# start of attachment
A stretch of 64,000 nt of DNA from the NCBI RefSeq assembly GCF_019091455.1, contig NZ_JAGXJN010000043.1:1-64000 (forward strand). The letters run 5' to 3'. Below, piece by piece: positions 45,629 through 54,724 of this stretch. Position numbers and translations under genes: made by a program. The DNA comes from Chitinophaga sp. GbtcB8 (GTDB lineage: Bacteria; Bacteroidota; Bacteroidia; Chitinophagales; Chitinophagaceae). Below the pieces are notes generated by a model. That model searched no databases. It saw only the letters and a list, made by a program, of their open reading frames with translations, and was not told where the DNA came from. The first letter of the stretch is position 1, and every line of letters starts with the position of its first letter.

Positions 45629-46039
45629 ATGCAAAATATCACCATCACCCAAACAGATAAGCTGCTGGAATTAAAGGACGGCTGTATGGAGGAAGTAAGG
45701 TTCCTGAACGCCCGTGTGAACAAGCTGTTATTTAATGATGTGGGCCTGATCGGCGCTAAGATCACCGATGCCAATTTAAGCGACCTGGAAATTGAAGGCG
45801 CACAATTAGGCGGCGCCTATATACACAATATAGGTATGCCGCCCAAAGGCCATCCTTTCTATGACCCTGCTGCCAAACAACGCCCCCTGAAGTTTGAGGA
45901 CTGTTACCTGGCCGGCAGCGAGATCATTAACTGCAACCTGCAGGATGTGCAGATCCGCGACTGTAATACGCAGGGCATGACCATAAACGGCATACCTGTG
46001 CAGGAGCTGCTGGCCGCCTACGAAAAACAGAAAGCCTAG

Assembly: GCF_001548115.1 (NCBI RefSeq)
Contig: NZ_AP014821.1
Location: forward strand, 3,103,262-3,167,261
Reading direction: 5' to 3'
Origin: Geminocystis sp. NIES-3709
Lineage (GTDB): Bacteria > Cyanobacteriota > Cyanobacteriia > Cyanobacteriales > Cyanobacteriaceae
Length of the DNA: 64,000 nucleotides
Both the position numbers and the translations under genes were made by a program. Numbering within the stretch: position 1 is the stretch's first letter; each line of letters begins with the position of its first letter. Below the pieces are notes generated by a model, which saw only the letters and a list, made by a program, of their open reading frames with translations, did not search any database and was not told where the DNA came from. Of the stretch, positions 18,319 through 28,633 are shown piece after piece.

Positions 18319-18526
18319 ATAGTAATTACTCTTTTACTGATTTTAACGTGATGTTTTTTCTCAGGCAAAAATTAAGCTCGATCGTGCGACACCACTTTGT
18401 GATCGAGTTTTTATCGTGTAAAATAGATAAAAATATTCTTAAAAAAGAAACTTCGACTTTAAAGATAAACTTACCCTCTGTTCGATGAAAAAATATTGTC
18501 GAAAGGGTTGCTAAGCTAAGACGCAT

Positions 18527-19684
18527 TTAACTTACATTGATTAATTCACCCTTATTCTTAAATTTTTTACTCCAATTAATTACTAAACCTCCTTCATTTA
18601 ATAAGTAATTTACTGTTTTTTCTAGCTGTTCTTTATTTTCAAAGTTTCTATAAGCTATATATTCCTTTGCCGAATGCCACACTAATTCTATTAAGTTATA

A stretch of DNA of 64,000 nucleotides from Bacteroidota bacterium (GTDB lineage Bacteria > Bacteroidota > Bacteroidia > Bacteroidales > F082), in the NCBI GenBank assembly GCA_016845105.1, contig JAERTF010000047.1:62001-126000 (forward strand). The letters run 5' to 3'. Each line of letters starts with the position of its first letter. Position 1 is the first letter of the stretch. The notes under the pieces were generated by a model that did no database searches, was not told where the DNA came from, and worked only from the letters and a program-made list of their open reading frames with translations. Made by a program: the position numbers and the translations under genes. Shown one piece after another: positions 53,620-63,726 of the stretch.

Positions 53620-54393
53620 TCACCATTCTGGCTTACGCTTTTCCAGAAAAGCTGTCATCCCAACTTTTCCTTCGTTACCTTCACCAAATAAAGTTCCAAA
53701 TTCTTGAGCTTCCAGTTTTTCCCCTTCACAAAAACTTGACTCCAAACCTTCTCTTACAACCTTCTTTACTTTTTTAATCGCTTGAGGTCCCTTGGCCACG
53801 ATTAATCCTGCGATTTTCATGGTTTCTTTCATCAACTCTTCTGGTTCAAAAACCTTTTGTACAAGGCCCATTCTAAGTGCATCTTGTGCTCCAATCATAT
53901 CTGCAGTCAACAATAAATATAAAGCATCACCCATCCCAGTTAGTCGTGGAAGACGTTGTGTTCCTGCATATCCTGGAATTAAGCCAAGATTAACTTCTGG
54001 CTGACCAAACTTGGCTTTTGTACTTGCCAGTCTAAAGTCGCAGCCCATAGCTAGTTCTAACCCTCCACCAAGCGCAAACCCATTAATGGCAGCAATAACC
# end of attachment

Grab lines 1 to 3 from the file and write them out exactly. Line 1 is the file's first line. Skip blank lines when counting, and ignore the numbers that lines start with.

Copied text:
A stretch of 64,000 nt of DNA from the NCBI RefSeq assembly GCF_019091455.1, contig NZ_JAGXJN010000043.1:1-64000 (forward strand). The letters run 5' to 3'. Below, piece by piece: positions 45,629 through 54,724 of this stretch. Position numbers and translations under genes: made by a program. The DNA comes from Chitinophaga sp. GbtcB8 (GTDB lineage: Bacteria; Bacteroidota; Bacteroidia; Chitinophagales; Chitinophagaceae). Below the pieces are notes generated by a model. That model searched no databases. It saw only the letters and a list, made by a program, of their open reading frames with translations, and was not told where the DNA came from. The first letter of the stretch is position 1, and every line of letters starts with the position of its first letter.

Positions 45629-46039
45629 ATGCAAAATATCACCATCACCCAAACAGATAAGCTGCTGGAATTAAAGGACGGCTGTATGGAGGAAGTAAGG